Kasasano-misaki is the former name for the Noma Peninsula, which is on the southwest tip of the Satsuma Peninsula. That name is also written down in the Record of Ancient Matters (Japan’s oldest historical record), and now there is Kasasa in Minamisatsuma city. The Yoke family’s ancestors were Satusma samurai that lived in Kurose in this area. In the Meiji period, as the amount of arable land was restricted, the number of people who left their village and worked away from home making shochu in various places’ breweries increased, and the Kurose Toji group was formed. Yoke was also drawn into this style, and from his mid-twenties, in a time when they used the old Japanese system of weights and measures, he worked as a master brewer who was responsible for the whole workplace. In a time when there were no computers and mechanization hadn’t advanced, shochu was literally handmade. The master brewer bore a heavy responsibility for the finished product of what was a series of hard and dull operations.

 

Maybe it was the Satsuma Hayato spirit, or maybe it was because it was an artisan’s world where success or failure depended on your real ability, but that Kurose Toji took the brands he was entrusted with, and slowly but surely turned them into a success, then repeated this challenge at other breweries again and again. Every time he left a job, requests for his services would come flooding in, because a great number of breweries wanted his skills. While he endeavored to use his creativity and imagination to improve the brewing, as the factory manager and an executive, he also became involved in improving the work environment and the manufacturing equipment.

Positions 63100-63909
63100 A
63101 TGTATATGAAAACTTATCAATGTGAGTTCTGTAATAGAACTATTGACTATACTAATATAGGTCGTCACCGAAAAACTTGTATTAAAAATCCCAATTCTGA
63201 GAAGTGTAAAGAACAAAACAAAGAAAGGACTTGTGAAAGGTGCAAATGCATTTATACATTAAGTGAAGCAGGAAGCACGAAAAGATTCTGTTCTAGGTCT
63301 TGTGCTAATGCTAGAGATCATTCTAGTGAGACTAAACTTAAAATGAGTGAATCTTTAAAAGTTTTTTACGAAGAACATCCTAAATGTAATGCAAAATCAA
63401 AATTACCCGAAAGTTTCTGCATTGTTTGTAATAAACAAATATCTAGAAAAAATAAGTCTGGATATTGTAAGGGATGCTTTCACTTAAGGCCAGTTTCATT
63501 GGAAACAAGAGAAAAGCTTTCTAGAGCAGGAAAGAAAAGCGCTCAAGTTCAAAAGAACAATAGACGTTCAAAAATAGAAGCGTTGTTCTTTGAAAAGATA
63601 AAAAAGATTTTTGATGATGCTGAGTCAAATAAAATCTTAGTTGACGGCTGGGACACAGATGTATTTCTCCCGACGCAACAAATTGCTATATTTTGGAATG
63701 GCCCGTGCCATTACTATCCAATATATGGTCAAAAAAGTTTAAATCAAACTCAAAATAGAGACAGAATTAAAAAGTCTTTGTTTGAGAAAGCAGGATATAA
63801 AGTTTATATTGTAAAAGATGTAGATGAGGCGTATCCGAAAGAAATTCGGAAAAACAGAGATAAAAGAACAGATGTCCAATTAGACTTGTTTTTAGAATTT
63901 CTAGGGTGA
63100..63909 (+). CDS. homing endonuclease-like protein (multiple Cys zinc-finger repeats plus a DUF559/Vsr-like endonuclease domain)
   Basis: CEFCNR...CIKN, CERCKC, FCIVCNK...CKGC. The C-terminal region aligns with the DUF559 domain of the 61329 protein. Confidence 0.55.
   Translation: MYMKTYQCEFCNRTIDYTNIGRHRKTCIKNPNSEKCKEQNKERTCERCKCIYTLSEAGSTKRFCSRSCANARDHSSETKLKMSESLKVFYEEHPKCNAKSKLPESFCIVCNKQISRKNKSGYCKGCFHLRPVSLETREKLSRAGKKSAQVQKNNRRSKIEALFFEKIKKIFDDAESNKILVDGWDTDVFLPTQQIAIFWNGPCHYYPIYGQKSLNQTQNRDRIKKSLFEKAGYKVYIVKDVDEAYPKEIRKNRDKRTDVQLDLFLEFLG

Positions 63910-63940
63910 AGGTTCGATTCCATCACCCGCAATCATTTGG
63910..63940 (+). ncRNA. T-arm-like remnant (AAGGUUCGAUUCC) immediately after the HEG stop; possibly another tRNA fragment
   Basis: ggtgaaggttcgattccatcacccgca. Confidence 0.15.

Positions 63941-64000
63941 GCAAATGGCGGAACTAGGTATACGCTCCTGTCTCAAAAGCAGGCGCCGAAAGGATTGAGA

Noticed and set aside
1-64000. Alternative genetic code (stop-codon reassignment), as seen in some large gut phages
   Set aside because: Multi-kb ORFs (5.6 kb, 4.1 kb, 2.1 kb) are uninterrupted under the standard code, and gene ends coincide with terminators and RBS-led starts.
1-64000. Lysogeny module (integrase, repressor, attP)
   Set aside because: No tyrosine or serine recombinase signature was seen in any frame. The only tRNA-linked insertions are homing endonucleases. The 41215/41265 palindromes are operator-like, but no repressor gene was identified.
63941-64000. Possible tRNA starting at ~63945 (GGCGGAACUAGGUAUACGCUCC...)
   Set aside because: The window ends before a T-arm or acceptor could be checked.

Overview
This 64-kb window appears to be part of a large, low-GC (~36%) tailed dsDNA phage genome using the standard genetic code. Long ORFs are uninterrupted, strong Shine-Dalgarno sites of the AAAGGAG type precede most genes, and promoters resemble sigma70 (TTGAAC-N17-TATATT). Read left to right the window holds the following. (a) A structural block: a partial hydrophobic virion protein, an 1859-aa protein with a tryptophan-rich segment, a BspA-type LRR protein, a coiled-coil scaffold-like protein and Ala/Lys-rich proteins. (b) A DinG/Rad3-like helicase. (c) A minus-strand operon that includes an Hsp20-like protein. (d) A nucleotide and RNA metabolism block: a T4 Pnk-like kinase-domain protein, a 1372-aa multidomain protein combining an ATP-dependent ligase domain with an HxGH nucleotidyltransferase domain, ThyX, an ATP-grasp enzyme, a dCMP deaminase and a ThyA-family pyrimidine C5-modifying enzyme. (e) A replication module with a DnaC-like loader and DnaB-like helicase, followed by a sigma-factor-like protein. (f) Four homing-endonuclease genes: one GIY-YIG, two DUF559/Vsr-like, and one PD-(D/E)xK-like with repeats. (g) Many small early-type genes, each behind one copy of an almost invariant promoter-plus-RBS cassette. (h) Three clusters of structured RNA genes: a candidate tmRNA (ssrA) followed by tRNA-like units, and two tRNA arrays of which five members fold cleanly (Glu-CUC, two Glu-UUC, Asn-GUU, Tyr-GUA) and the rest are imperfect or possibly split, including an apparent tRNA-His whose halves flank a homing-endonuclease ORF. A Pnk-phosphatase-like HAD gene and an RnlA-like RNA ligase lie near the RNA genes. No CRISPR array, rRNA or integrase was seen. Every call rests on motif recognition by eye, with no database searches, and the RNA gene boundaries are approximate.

His achievements were also recognized by the country, and in 2009 he was the first person from the imo-shochu world to be chosen for the honor of being designated as a contemporary master craftsman. During its golden age there were close to 400 Kurose Toji, but now their numbers have dwindled, however the essence of how to make delicious shochu is being passed on by this craftsmen to the next generation, so that he is steadily succeeded.

Masami Yoke

Born in Kagoshima Prefecture in 1930. Countless honors and awards for excellence in brewing. Received the Medal with Yellow Ribbon in 2010. Currently working as an advisor at Yachiyoden Shuzo and Ibusuki Shuzo.

Cooperation: Yachiyoden Shuzo, Junichi Amano, President of Kagoshima Prefecture Rinri Corporation Association

Translation: Media Research, Inc.

Spirit and Spine
‘Kitohone’

created by
THE SPIRIT AND SPINE
CREATIVE FORCE,Tokyo

project direction
Gaku Okubo (ISUKE INC.)
photography
Yoshitomo Tanaka (Vivot)
site design
ISUKE INC. and ICA
title calligraphy
Kenryo Hara (Kikkokai)